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Business Transaction Protocol: Transactions for a New Age

Business Transaction Protocol: Transactions for a New Age

Use of atomic transactions is a well-known technique for guaranteeing consistency in the presence of failures. The ACID properties of atomic transactions (Atomicity, Consistency, Isolation, Durability) ensure that even in complex business applications consistency of state is preserved.

Transactions are best viewed as "short-lived" entities operating in a closely coupled environment, performing stable state changes to the system; they are less well suited for structuring "long-lived" application functions (e.g., running for hours, days, etc.) and running in a loosely coupled environment like the Web. Long-lived atomic transactions (as typically occur in business-to-business interactions) may reduce the concurrency in the system to an unacceptable level by holding on to resources for a long time; further, if such an atomic transaction rolls back, much valuable work already performed could be undone. As a result, there have been various extended transactions models where strict ACID properties can be relaxed in a controlled manner. Until recently, translating these models into the world of Web services had not been attempted. However, the OASIS Business Transaction Protocol, specified by a collaboration of several companies, has tried to address this issue. In this article, the second in a two-part series, we'll describe how the BTP has attempted to solve these problems.

Architecture of the Business Transaction Protocol
A very high-level view of the BTP can be described as follows: Web services do work within the scope of atoms, which are created by the initiator of a business transaction; multiple atoms are composed into a business transaction (e.g., arranging a holiday) by a cohesion composer such that different atoms may possess different outcomes, as directed by the business logic, e.g., cancel one insurance quote and confirm another. Businesses take part in atomic or cohesive transactions via participants, and both cohesions and atoms use coordination to ensure that participants see the desired outcome (see Figure 1). This may seem fairly straightforward at first, but as we shall see in the following sections, there's a lot more going on under the covers!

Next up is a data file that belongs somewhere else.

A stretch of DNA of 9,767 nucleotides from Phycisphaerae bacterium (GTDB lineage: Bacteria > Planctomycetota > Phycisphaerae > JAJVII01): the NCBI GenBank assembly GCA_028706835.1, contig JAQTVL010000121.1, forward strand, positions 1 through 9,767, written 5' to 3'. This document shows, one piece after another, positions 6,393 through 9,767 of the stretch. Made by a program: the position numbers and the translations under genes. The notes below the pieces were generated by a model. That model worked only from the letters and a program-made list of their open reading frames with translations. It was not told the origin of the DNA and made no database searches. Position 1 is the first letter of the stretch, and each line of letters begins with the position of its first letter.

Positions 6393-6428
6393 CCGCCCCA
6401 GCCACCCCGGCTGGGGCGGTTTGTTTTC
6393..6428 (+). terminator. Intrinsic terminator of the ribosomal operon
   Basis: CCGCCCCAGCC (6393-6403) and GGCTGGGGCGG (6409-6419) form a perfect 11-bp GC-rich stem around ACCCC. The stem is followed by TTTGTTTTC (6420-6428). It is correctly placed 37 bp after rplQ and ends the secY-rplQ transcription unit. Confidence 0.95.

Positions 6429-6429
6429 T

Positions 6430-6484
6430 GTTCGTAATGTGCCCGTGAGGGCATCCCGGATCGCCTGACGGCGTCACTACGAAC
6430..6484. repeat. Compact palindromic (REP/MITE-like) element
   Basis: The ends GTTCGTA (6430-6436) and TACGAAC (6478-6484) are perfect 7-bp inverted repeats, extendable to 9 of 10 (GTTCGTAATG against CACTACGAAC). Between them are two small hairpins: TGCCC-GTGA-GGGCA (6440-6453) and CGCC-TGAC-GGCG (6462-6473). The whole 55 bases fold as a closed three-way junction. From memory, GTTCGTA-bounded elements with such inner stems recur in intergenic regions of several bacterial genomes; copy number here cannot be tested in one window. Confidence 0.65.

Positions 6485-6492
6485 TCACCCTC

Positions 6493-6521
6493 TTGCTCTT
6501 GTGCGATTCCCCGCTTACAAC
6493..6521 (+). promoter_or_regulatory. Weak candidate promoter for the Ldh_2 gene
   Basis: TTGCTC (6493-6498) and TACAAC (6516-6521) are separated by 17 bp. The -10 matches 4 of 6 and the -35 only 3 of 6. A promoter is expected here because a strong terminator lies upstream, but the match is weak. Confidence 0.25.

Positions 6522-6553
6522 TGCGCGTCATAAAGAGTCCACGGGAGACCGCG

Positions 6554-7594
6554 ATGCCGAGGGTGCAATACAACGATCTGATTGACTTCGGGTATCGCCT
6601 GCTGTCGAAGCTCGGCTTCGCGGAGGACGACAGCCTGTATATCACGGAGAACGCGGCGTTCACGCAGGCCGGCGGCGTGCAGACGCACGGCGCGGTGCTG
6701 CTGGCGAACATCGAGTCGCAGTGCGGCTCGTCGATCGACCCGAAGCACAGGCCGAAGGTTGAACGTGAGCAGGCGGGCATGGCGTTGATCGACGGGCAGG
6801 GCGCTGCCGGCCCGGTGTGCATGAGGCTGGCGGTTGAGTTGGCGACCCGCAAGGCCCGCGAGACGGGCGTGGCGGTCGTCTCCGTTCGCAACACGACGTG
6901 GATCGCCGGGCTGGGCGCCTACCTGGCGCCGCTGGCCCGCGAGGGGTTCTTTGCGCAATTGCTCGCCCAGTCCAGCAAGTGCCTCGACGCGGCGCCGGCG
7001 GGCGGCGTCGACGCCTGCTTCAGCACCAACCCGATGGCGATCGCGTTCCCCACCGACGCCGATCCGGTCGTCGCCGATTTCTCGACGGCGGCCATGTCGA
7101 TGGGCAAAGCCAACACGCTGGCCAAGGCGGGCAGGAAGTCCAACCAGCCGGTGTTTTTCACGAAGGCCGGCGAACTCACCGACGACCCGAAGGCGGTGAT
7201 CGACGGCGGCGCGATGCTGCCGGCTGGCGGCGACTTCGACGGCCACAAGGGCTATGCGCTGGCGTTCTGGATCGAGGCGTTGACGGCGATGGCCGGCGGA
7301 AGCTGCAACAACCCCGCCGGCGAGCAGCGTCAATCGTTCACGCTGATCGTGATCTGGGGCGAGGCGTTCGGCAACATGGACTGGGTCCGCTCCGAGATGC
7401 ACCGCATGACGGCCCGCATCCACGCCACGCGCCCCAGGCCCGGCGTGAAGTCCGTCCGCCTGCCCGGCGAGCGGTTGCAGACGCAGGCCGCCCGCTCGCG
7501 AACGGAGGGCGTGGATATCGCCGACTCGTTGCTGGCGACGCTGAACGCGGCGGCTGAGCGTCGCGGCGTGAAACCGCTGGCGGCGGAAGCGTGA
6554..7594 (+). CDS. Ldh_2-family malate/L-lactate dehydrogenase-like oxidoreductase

The XML Context
In order for a transaction to span a distributed number of services/tasks, certain information has to flow between the sites/domains involved in the application. This is commonly referred to as the context and typically contains the following information:

  • A transaction identifier that guarantees global uniqueness for an individual activity. (Such an identifier can also be thought of as a "correlation" identifier or a value used to indicate that a task is part of the same work activity.)
  • The transaction coordinator location or endpoint address, so participants can be enrolled.

    The context information is propagated to provide a flow of context information between distributed execution environments, for example using SOAP header information. This may occur transparently to the client and application services. The context is propagated as part of normal message interchange within an application (e.g., as an additional part of the SOAP header).

    XML Message Sets and Carrier Bindings
    In the Web services world, information is communicated in XML documents, but how those documents are exchanged may be a function of the environment, business relationship, etc. Therefore, although BTP mandates that its own information (context and protocol messages) must be carried in XML payloads, it doesn't specify how these payloads are transmitted; it doesn't mandate a specific carrier protocol.

    Obviously, without a carrier protocol, BTP is of very limited use! The technical committee did define a binding to SOAP 1.1 over HTTP 1.1 as part of the BTP 1.0 specification, but the intention has always been that other specific carrier protocol bindings to the BTP XML schema would be provided on an as-needed basis. So if, for example, a group of companies sees merit in defining a binding using pigeons(!), they could so define it and submit it as an appendix on optional bindings to the BTP specification.

    As with traditional transaction processing systems, the BTP message set is concerned with messages for driving the protocol and messages containing information for participating within the protocol. The former are typically of interest only to implementers of either BTP or participants, whereas the latter are of interest to service providers and their associated participants.

    Typically a BTP message is propagated within the body of the SOAP envelope. For example, Listing 1 shows a typical begin message.

    For application messages that also carry BTP content, the situation is different. In this situation the BTP messages are typically located within the header of the SOAP envelope, as can be seen in Listing 2, in which a BTP context is propagated with an application-specific method call.

    The Web Service
    Whenever a user contacts a Web service, e.g., a taxi booking service, whose work it wishes to be under the control of a transaction, components of the transaction system are responsible for flowing the context to that service. The service can then use this information to enlist a participant with the transaction. The service is responsible for ensuring that concurrent accesses by different applications are managed in a way that guarantees some internal consistency criteria for that service. Note that a Web service may also play the role of a participant.